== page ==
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J. Vet. Sci. 2014; 15(2): 249-258  https://doi.org/10.4142/jvs.2014.15.2.249
Equine hyperimmune serum protects mice against Clostridium difficile spore challenge
Weiwei Yan1, Kang-Soon Shin1, Shih-Jon Wang1,2, Hua Xiang1,3, Thomas Divers4, Sean McDonough5, James Bowman6, Anne Rowlands6, Bruce Akey1, Hussni Mohamed1, Yung-Fu Chang1,*
1Animal Health Diagnostic Center, Departments of Population Medicine and Diagnostic Sciences, 4Clinical Sciences, and 5Biomedical Sciences, College of Veterinary Medicine, Cornell University, Ithaca, NY 14853, USA, 2Department of Bioscience Technology, Chang Jung Christian University, Tainan 71101, Taiwan R.O.C.3Veterinary Institute, Guangdong Academy of Agricultural Sciences, Guangzhou 510640, China, 6Lake Immunogenics Inc., Ontario, NY 14519, USA
Received: March 8, 2013; Revised: August 1, 2013; Accepted: August 14, 2013
Clostridium (C.) difficile is a common cause of nosocomial diarrhea in horses. Vancomycin and metronidazole have been used as standard treatments but are only moderately effective, which highlights the need for a novel alternative therapy. In the current study, we prepared antiserum of equine origin against both C. difficile toxins A and B as well as whole-cell bacteria. The toxin-neutralizing activities of the antibodies were evaluated in vitro and the prophylactic effects of in vivo passive immunotherapy were demonstrated using a conventional mouse model. The data demonstrated that immunized horses generated antibodies against both toxins A and B that possessed toxin-neutralizing activity. Additionally, mice treated with the antiserum lost less weight without any sign of illness and regained weight back to a normal range more rapidly compared to the control group when challenged orally with 107 C. difficile spores 1 day after serum injection. These results indicate that intravenous delivery of hyperimmune serum can protect animals from C. difficile challenge in a dose-dependent manner. Hence, immunotherapy may be a promising prophylactic strategy for preventing C. difficile infection in horses.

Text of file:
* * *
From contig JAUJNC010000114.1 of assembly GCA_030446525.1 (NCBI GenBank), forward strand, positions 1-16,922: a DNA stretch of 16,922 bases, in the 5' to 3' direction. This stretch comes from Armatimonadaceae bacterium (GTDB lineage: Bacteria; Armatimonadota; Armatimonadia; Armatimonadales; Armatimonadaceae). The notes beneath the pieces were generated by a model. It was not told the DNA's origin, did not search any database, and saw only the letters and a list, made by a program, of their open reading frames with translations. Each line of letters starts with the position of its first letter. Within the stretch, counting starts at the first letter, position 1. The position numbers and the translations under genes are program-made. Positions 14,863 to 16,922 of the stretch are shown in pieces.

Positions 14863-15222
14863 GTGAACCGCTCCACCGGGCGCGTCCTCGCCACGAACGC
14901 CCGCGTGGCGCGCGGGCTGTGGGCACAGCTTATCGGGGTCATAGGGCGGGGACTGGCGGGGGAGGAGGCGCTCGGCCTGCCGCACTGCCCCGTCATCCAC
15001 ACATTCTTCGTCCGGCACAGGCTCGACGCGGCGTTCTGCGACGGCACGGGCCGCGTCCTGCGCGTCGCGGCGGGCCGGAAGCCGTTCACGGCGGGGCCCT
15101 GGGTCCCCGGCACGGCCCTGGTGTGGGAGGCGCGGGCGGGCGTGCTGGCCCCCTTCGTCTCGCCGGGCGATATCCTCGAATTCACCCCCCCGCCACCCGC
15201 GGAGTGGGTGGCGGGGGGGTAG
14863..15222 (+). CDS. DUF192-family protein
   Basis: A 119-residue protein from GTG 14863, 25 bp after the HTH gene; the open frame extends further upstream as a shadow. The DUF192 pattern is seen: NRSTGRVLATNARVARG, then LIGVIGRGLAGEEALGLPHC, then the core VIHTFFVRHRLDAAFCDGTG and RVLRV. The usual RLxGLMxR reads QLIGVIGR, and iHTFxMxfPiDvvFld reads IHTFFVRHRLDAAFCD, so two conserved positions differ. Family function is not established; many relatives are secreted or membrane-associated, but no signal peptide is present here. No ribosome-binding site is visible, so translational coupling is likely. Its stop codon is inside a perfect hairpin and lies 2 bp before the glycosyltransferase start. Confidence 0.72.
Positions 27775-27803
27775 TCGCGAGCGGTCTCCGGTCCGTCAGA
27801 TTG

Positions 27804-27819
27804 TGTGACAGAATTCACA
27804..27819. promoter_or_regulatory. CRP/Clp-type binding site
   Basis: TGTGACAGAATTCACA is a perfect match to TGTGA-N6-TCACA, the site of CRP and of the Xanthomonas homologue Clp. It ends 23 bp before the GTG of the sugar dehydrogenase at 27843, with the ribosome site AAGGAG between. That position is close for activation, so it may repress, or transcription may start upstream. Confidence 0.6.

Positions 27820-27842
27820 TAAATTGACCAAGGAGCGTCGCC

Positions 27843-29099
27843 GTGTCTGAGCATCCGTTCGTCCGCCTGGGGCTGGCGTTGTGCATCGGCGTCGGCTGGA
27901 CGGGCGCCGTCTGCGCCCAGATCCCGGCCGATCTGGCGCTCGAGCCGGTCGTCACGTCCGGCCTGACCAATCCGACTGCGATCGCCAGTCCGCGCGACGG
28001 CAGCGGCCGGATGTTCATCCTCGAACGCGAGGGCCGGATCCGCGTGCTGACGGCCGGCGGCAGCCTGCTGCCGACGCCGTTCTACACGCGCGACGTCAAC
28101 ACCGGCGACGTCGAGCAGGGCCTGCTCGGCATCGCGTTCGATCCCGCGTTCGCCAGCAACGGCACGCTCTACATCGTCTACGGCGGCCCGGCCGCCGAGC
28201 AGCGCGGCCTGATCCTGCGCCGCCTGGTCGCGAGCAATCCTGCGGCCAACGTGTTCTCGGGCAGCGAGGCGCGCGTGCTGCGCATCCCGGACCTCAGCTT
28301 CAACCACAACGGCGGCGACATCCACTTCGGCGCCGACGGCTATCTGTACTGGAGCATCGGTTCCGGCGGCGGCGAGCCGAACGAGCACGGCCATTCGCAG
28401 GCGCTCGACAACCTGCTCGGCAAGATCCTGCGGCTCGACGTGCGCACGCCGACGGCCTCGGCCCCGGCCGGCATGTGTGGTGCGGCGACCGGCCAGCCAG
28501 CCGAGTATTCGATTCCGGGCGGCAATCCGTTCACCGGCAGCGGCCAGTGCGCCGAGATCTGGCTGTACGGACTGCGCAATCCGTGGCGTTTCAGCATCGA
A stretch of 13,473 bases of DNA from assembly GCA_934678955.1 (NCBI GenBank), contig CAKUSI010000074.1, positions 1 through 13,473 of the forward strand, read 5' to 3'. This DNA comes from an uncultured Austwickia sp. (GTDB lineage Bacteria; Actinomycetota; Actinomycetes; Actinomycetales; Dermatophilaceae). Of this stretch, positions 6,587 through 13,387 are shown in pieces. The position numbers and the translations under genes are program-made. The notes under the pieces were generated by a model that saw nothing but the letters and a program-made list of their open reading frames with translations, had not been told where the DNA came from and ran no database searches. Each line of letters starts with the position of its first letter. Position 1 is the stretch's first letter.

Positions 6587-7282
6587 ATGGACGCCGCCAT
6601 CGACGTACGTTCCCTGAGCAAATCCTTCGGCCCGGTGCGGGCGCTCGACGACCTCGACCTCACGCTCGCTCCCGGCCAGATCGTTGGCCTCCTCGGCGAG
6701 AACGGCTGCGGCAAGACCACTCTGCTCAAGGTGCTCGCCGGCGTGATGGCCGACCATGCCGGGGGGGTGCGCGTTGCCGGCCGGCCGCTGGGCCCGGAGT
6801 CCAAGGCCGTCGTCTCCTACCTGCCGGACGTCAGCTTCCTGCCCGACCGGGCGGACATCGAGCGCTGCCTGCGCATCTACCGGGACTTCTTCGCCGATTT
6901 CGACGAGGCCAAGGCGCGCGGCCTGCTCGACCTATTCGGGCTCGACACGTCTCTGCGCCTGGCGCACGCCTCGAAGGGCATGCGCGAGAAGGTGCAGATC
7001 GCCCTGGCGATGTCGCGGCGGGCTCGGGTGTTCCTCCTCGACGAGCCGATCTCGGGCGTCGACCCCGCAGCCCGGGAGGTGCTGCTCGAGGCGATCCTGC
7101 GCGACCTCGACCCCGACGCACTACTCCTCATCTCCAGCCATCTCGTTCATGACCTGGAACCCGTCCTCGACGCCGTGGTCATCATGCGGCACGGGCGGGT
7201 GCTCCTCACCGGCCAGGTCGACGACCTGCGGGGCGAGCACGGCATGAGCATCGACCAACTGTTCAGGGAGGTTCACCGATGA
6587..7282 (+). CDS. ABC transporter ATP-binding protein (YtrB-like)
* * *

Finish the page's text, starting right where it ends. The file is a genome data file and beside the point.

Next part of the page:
Keywords: Clostridium difficile, colitis, equine, immunotherapy

© 2014 The Korean Society of Veterinary Science.

This is an Open Access article distributed under the terms of the Creative Commons Attribution Non-Commercial License (http://creativecommons.org/licenses/by-nc/3.0) which permits unrestricted non-commercial use, distribution, and reproduction in any medium, provided the original work is properly cited.